Moria (Middle-earth)

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In the fiction of J. R. R. Tolkien, Moria (Sindarin for "Black Chasm") was the name given by the Eldar to an enormous underground complex in north-western Middle-earth, comprising a vast network of tunnels, chambers, mines and huge halls or 'mansions', that ran under and ultimately through the Misty Mountains. There, for many thousands of years, lived the Dwarf clan known as the Longbeards.

According to Tolkien's fiction, the city and one-time centre of dwarven industry was also called Hadhodrond by the Sindar, Casarrondo by the Noldor and Phurunargian in the Common Speech, all meaning the Dwarrowdelf. For over a thousand years of the Third Age it was widely known as Moria, "Black Chasm" or "Black Pit", from Sindarin mor="black" and ="void, abyss, pit".[1]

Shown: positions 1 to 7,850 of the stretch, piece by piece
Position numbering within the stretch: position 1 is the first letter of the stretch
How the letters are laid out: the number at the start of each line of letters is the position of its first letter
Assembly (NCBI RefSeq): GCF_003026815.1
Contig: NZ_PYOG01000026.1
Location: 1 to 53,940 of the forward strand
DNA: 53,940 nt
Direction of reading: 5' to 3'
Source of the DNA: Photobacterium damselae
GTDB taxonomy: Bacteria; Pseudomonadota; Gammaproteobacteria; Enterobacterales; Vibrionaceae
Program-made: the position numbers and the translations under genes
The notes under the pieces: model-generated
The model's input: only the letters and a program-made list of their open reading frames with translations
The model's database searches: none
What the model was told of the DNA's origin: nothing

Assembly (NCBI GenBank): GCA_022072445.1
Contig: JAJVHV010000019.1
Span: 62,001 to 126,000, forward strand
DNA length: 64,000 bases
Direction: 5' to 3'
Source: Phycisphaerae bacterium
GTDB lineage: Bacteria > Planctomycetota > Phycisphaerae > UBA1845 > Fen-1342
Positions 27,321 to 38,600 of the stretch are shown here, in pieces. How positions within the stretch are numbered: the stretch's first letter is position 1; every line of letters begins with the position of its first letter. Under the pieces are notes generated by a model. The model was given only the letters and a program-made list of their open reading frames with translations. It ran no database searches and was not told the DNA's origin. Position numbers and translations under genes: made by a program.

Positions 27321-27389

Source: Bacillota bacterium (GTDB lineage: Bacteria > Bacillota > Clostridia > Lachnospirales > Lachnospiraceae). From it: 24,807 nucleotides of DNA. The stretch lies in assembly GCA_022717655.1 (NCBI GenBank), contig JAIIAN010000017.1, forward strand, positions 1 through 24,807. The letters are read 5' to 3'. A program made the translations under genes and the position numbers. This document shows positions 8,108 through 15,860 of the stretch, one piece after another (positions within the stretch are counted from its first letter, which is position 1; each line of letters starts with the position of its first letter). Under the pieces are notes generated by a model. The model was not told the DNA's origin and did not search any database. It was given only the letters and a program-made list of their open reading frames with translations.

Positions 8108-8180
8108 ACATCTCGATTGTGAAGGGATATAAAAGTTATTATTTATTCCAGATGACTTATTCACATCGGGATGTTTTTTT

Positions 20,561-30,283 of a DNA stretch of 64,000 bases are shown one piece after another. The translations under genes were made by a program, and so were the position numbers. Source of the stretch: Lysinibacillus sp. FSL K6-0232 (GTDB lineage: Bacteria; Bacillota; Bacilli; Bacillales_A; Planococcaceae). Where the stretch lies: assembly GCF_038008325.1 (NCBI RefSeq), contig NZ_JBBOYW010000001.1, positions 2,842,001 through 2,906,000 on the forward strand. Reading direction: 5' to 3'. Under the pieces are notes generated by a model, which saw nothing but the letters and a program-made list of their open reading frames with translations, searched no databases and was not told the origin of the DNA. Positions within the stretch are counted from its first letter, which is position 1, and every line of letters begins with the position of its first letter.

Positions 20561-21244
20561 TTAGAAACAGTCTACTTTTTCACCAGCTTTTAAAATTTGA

Contents

Literature

History

First Age

The Dwarrowdelf was founded by Durin 'the Deathless' in the far distant past, long before the creation of the Sun and Moon. Durin had awoken at Mount Gundabad not long after the Elves first awoke, and as eldest amongst the Fathers of the Dwarves was acknowledged as preeminent amongst them, a status subsequently inherited by his descendants, the kings of the Longbeards.

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